Directed by James Ponsoldt.
This book has got a lot of hype thanks to the movie version, which came out on DVD last week. Before saying anything about the film, however, I’m going to first tackle the novel.
I enjoyed reading The Spectacular Now. Party boy Sutter Keely offers some of the most interesting and believable narration I’ve read from a first-person teen novel in a while. The book starts with Sutter’s girlfriend, Cassidy, breaking up with him, to which his response is a new goal to win her back. Somewhere along the way, however, he crosses paths with Aimee, a sweet but naive and (let’s admit it) somewhat dorky classmate. Pretty soon it’s as if they’re dating, and after a while it’s official.
Before I go further into plot, I need to explain a thing or two about Sutter. He drinks – a lot. And then he goes driving. Often he drinks while driving. He’s also clearly hung up on Cassidy for a good half of the book, a crush that overlaps well into his relationship with Aimee. While it can’t be said that Sutter treats her badly, his opinion of Aimee is rarely romantic. He leads her on quite a bit, and for a time it seems as though he’s only dating her out of pity.
Yet here’s the thing: on top of all this, Sutter comes out likeable. I would never want my [nonexistent] daughter to hang out with him, but yeah, the boy’s got charisma. That said, a lot of people will disagree with me. My friend Annie wrote the following:
This is like the modern Catcher in the Rye, which, from me, is not a compliment. Sutter and Holden share the same unlikeableness, arrogance, and ultimate stagnancy that was pretty horrifying to read.
The arc of this book was frustrating. For a book of this caliber (not top) and because of the hype and the forthcoming movie adaptation, I was assuming…that there would be closure of some sort at the end. There wasn’t. I was frustrated. I only kept reading because I thought some comeuppance was coming to Sutter, but it didn’t (not really, not satisfactorily).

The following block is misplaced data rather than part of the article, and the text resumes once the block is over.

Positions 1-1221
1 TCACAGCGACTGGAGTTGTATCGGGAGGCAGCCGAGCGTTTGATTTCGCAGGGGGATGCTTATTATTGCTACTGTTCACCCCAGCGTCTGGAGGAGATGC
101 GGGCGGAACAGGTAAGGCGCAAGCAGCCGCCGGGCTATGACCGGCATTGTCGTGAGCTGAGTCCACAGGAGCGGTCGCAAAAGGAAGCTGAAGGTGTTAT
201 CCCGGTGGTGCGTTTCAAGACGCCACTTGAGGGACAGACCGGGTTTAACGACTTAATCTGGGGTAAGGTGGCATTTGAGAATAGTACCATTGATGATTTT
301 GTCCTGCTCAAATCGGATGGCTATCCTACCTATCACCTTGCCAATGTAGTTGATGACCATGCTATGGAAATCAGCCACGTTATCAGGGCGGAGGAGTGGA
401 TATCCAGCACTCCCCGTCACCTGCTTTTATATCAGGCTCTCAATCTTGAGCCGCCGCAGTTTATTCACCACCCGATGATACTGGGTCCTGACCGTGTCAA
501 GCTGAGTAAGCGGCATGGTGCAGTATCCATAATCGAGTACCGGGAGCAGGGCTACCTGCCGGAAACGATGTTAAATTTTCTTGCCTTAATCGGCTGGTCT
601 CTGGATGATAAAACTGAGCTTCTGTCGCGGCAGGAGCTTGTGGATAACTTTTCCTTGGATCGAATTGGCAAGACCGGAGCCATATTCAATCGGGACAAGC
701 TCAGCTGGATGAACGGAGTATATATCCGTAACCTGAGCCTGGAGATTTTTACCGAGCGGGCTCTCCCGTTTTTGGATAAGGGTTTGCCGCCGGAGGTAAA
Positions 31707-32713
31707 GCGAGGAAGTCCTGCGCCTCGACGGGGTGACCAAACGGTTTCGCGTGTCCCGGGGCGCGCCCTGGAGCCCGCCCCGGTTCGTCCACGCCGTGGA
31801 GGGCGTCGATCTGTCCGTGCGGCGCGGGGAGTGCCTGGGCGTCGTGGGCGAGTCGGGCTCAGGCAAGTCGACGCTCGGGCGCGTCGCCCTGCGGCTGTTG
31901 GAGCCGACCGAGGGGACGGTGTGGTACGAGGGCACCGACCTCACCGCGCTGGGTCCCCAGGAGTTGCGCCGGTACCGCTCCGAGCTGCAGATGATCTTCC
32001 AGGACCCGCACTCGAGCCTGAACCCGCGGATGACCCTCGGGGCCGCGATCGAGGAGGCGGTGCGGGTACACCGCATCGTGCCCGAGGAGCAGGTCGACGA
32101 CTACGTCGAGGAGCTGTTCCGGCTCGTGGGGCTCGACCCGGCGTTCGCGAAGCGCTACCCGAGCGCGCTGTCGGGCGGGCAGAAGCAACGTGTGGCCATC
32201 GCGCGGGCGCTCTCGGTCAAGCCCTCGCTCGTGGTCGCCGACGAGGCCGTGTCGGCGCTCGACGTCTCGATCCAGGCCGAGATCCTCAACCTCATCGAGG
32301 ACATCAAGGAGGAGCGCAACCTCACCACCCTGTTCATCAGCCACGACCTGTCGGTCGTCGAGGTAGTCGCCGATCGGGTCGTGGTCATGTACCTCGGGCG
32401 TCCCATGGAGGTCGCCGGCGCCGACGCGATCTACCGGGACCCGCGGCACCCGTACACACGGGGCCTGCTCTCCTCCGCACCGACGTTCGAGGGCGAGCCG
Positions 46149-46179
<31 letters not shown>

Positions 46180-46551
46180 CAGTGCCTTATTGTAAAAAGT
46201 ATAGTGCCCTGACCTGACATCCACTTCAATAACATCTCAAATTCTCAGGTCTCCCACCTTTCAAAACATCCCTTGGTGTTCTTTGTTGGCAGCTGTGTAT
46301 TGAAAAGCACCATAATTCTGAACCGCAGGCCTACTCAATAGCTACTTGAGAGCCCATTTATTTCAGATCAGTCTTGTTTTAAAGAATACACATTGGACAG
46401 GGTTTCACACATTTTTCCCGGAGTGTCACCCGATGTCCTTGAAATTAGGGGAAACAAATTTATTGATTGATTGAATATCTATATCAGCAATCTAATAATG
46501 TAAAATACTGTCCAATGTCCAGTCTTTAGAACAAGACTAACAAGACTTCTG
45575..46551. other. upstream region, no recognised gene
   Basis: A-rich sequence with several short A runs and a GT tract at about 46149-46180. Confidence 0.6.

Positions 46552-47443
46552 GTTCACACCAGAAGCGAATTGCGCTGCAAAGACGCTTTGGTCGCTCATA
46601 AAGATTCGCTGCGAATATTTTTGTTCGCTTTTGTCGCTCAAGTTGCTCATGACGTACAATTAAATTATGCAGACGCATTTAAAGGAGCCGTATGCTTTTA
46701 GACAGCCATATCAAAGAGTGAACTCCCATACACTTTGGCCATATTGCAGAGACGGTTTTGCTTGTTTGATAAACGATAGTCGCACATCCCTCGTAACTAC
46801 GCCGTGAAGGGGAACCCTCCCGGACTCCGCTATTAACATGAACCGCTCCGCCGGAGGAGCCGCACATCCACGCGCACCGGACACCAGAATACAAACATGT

Knopf Books for Young Readers, 2008, 294 (hardcover)
Strangely, it seems the very things some people don’t like about The Spectacular Now are what I loved about it. While it’s easy to think him an idiot for driving drunk most of the book, it’s also easy to feel worried for him. Sutter is neither hero nor villain, because he rides the line between them. The end of the book is frustrating, but I thought it ended the most likely way it could have. And realism is what the movie is currently being praised for. Everything from the script, to the actors’ performances, to the quality of their adolescent skin is beautifully and shockingly real. Slight changes were made to the end of the story, which might placate those who were angered by the book. Not only does the movie allude to a more satisfying end, it also shows the definite beginning of Sutter’s self-improvement.
While this novel lots of mature content, it’s a great exploration of an everyday, middle-class, non-future-dystopian-society teen, with problems that are relevant to every teen of that description. I recognized every character as someone I myself went to high school with, and I think there’s something special about that. Like The Catcher in the Rye, I believe The Spectacular Now has the sort of timeless quality of a novel that will still be pertinent fifty years from now.